Hot takes on new and recent releases as well as some that we just discovered.
Beastmaker – Eye Of The Storm
With one final EP release (the 11thin less than a year!) Trevor Church winds down the mighty Beastmaker so that his new project, the more traditional metal band Haunt can rise up. The EP series was an amazing feat that ends on a high note with our favorite of the series. Eye Of The Storm combines the best elements of Beastmaker with the new stylings of Haunt to craft a perfect epilogue to the Beastmaker era and prologue to what is to come from Haunt.
Gale – Gale
Arizona band Gale immediately hits you in the face with huge riffs on the opening track of their new self-titled release. Big, thick riffs paired with vocalist Brandon Tutty’s distorted screams make for a formidable follow up to the band’s 2014 release Vol.1. The decimated forest on the cover of the album is a perfect wrapping for this scorched earth sludge release.
Flight – A Leap Through Matter
A fresh slab of late 70s NWOBHM from Norwegian group Flight. The band takes a big leap in both production and song writing on their second release A Leap Through Matter. Flexing their guitar muscle on tracks Reviving Waves and One With The Sun show that the band is comfortable stretching out a tight riff with a solo or two to create a dynamic metal album.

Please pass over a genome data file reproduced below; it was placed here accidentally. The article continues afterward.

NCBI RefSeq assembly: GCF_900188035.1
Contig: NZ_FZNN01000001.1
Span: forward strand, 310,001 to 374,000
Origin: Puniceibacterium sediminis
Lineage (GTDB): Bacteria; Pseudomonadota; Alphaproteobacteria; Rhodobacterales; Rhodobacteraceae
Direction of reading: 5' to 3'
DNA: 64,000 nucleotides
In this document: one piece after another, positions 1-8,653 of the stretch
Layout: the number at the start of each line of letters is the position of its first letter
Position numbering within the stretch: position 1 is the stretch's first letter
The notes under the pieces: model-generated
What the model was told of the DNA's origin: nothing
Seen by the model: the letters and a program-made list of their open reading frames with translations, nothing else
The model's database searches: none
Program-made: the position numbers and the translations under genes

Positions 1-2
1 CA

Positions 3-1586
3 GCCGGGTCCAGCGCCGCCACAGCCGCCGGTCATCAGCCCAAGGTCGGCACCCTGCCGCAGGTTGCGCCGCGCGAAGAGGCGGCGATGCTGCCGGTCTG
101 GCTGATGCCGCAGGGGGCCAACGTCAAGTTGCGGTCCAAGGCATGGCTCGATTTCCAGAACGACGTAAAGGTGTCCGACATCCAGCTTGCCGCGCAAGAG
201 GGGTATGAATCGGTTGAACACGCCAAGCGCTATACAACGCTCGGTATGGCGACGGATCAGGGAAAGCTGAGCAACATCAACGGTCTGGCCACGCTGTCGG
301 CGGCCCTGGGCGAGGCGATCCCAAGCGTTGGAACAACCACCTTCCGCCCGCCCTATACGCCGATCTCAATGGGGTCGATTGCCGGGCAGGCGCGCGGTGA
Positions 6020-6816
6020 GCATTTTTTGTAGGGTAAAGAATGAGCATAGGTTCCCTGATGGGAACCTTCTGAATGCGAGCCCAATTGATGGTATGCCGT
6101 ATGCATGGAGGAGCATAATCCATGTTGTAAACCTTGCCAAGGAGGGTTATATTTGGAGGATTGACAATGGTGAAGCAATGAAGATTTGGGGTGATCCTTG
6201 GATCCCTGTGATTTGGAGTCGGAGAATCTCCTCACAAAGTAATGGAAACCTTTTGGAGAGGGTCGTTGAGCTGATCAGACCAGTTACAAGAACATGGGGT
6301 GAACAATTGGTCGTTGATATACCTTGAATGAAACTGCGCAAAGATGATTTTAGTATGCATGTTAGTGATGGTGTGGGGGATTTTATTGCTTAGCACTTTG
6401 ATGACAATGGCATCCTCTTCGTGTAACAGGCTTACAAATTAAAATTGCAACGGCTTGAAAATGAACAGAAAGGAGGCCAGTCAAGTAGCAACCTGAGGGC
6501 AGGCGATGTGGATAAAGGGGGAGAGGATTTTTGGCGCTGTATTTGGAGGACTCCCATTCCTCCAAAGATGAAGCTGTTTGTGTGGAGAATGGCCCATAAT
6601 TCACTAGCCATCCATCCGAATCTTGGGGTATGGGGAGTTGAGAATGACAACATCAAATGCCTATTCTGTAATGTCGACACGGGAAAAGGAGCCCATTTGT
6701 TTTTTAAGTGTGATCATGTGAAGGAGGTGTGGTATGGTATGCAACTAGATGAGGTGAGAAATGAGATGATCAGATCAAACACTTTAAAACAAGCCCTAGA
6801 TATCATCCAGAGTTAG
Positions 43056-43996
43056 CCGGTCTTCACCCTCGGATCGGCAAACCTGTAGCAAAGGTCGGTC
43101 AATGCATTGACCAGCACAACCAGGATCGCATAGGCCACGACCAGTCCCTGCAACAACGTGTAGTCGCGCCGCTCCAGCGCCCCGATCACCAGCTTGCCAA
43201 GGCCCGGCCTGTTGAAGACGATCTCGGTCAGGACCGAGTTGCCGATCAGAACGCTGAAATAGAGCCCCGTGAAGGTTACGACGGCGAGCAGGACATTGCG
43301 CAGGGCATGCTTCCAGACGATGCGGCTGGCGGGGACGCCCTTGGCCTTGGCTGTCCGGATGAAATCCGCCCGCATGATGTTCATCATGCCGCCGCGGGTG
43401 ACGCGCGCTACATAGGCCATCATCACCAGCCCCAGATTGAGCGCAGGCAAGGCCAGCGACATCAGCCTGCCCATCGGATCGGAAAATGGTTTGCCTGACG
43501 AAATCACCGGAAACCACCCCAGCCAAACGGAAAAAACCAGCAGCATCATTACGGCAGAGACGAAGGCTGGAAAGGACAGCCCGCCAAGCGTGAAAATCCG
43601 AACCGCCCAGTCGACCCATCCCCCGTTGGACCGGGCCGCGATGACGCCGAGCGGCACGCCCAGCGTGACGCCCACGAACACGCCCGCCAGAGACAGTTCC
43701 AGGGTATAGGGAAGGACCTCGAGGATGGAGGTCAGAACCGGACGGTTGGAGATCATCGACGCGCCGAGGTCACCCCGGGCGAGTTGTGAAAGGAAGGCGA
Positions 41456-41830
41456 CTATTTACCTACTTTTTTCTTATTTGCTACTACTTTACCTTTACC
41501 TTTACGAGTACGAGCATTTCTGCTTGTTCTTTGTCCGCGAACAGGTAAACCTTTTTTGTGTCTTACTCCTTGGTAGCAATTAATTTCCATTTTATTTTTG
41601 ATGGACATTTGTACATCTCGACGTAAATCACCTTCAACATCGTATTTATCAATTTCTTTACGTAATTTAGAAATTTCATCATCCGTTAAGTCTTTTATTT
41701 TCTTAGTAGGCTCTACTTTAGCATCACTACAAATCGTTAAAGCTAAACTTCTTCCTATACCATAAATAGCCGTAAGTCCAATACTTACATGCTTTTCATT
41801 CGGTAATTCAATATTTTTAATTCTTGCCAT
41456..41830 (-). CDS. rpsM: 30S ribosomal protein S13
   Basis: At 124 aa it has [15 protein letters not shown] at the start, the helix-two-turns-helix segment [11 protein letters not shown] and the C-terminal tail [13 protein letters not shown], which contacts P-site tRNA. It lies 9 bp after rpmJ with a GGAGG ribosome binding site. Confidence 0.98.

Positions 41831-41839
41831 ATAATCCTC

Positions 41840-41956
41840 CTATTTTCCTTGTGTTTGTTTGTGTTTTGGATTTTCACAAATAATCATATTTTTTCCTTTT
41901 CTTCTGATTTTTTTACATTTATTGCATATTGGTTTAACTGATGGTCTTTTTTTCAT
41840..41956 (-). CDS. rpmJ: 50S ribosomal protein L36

Green Lung – Woodland Rites
The highly anticipated full-length debut from Green Lung lives up to the hype with eight tracks of fuzzed out occult rock. Green Lung brings a slightly more subdued, melodic sound to Woodland Rites which ups the sinister feel of each track without losing their edge. Let The Devil In pulls back just enough to let the hook really grab you before the riff takes over.
Sometimes I go into a new album wanting to like it based on the individuals involved in its creation, even if it is a genre of music I am not familiar with at the time. Volcano’s debut album is a perfect example of this experience. Early reports of this new group tossed around genres such as Afrobeat and Zamrock which were all completely new to me (full disclosure: I had to google Zamrock). Musical uncertainty aside, I was completely confident in the musicianship of the group based on a couple of its founding members, namely Zach Oakley and Gabe Messer. Oakley is one third of heavy psych blues hustlers JOY and Messer plays with the acid rock freak show Harsh Toke. These two bands get plenty of spins at STC HQ, so I knew I would be in good hands exploring this new musical territory.
Naked Prey leads off the album introducing us to all the players right away by locking into a tight groove about a minute into the track that manages to instantly transport the listener to a new musical land. Messer’s dramatic vocals weaves a story across the album’s six tracks sometimes acting as narrator and main character. Although there is plenty of funk to be found on The Island, the grooves are all based on a heavy riff and beat that should please most fans of heavy music. The album’s title track is another great example of the group dialing in a beat and moving in sync with one another making it hard for the listening to remain still. Broaden your horizons and give this album a spin, you will not be disappointed. If you dig it, I highly suggest you also check out JOY and Harsh Toke for further journeys into the musical stratosphere.